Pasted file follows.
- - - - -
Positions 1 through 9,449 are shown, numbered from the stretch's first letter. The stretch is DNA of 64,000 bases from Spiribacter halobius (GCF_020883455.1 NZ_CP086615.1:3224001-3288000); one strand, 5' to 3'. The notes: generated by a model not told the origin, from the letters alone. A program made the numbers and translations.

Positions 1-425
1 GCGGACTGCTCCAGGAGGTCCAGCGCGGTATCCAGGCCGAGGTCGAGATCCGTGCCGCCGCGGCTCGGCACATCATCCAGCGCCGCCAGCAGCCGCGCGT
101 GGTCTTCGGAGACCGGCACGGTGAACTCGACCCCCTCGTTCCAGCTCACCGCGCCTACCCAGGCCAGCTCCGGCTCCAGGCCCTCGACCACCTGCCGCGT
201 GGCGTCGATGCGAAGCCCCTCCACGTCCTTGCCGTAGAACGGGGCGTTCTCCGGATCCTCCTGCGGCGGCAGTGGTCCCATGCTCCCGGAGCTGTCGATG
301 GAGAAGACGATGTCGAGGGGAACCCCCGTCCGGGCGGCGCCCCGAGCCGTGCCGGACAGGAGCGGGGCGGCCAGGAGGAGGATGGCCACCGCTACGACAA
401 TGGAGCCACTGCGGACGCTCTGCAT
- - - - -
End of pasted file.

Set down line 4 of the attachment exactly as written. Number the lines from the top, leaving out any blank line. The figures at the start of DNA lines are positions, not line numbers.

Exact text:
101 GGTCTTCGGAGACCGGCACGGTGAACTCGACCCCCTCGTTCCAGCTCACCGCGCCTACCCAGGCCAGCTCCGGCTCCAGGCCCTCGACCACCTGCCGCGT